Funding and technical assistance (TA) will soon be available from the federal government to help your organization rigorously evaluate your fatherhood program.
While competition to secure funding from this source is likely to be fierce, technical assistance should be readily available to help your organization evaluate your program with existing funds and better position your program for funding from public and private sources.
For the past several months, I have represented National Fatherhood Initiative (NFI) on the steering committee of the Fatherhood Research and Practice Network (FRPN), a collaboration of some 50 leading researchers and practitioners dedicated to increasing father involvement in the lives of children. My primary role is to provide a voice for the thousands of practitioners who interact with fathers and families on a daily and weekly basis. I will use my research and social science knowledge, my own and NFI's years of experience building the capacity of organizations to effectively serve fathers, and knowledge of the challenges faced by practitioners to ensure that the FRPN is a valuable resource.
I'm excited about the potential of the FRPN to advance research and practice, especially practice because it is, as the saying goes, "where the rubber meets the road" in connecting fathers with their children. The objectives of the FRPN are to:
- Promote rigorous evaluation of fatherhood programs.
- Expand the number of researchers and practitioners collaborating to evaluate these programs.
- Disseminate information that leads to effective fatherhood practice and evaluation research.
To accomplish these objectives, the FRPN focuses on three areas: responsible fatherhood, economic security, and co-parenting/healthy relationships. The FRPN plans to fund projects that support rigorous evaluations being conducted on fatherhood programs and services within these areas. The collaborative has already produced reviews of the state of evaluations in each of these areas. (Click here to download the free reports.)
The FRPN will provide approximately $1.2 million in funding that it will release in a series of Requests for Proposals (RFPs) over a three-year period. It will fund evaluations of programs that aim to increase paternal engagement and parenting skills; improve fathers’ ability to provide economic support; and increase parenting time, father-child contact, positive co-parenting and healthy relationships. The first RFP should be released toward the end of the summer with funded projects to begin in the fall.
If you are interested in acquiring funds to evaluate your program, I encourage you to start planning now. Here are a few tips to get started:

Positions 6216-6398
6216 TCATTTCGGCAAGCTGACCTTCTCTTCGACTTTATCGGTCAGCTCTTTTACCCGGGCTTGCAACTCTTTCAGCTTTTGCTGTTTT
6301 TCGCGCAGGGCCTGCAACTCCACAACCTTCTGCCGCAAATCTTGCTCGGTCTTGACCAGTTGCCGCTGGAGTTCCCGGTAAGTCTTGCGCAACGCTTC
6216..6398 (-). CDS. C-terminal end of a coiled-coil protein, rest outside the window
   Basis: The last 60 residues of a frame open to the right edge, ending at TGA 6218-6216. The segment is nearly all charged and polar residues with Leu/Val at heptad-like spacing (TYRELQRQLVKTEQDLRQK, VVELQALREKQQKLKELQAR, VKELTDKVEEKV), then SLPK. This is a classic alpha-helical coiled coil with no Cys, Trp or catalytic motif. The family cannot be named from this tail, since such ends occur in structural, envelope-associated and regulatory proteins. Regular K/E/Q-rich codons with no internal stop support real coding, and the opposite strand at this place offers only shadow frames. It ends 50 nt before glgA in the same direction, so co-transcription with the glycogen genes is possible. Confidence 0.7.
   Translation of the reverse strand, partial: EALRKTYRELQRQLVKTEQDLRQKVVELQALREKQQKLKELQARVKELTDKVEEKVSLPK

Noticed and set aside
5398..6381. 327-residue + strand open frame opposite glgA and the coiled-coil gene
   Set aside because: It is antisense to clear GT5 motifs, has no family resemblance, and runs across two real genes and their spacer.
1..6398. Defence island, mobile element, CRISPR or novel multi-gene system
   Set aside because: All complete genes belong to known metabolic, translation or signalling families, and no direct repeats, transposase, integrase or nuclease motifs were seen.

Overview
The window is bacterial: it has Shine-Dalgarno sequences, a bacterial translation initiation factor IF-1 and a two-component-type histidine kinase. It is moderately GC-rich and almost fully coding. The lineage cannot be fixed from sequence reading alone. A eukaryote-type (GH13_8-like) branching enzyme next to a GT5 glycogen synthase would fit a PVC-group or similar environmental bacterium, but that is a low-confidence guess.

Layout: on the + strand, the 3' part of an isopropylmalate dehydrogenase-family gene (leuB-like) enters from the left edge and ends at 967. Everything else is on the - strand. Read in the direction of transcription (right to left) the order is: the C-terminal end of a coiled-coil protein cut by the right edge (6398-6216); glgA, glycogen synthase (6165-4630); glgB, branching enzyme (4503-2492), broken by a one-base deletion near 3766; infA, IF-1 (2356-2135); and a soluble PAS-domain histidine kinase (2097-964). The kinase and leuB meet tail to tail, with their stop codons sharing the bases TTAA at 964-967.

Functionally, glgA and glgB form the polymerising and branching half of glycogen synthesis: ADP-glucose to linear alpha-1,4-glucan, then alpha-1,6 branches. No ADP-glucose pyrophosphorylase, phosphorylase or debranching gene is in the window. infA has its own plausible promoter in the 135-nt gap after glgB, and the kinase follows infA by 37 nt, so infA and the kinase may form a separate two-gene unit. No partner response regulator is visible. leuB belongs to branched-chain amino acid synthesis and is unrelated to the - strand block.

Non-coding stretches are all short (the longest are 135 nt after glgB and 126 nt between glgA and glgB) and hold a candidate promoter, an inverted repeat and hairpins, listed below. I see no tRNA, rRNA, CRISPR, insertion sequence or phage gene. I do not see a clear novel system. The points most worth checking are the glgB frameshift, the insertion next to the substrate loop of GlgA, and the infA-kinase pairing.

- If you are not the decision maker when it comes to pursuing funding of this kind, the first step is to get the commitment of the decision maker to pursue this funding, or at least to explore it.
- If you secure a commitment, find a researcher with experience evaluating fatherhood or family-strengthening programs. An academic-based researcher with this kind of experience will strengthen your organization's position to receive funding.
- Choose a program that has had, at the very least, some preliminary evaluations done of it. Funders are more likely to fund evaluations of programs that have had at least some preliminary evaluations that show positive/promising results. Familiarize yourself with the findings of the evaluations so that your proposed evaluation will build on previous results (i.e. not duplicate them).
- Dedicate as much of the funding as possible to the evaluation. Consider "donating" staff time to manage the program-management and fiscal aspects of the grant. Consider donating program materials and other resources necessary to run the program (e.g. curriculum materials and office space). It's possible that one or more of the RFPs will require that funds be dedicated to evaluation-only activities and resources, thus prohibiting the use of funds for staff time and other non-evaluation activities (e.g. space in which to conduct your program). Ensure that the decision maker is willing to donate staff time and resources, if necessary. Even if not required, donating staff time and resources should strengthen your position to receive funding.
- Identify and approach another funder(s) willing to supplement the funds provided by the FRPN. It's also possible that one or more of the RFPs will require another funder(s) participate and support the costs of the evaluation. Even if not required, bringing another funder(s) to the table should strengthen your proposal. If you can secure a commitment before the RFP is released, you'll be in great shape.
The collaborative will also build research capacity by providing a variety of TA including one-on-one consulting services, mentoring and peer support as well as web-based communication platforms and resources. An announcement of FRPN consulting services and mentoring/peer support opportunities will be issued in late 2014/early 2015.
To keep abreast of the latest developments and schedules for the RFPs and TA, visit the website of the FRPN. If you decide to include NFI's programs in your proposal, visit our website for descriptions of our programs and evaluations of them. Don't hesitate to contact us if you need information on our programs that you can't find otherwise.
Do you have data to prove your fatherhood program is effective? Have you evaluated your fatherhood program?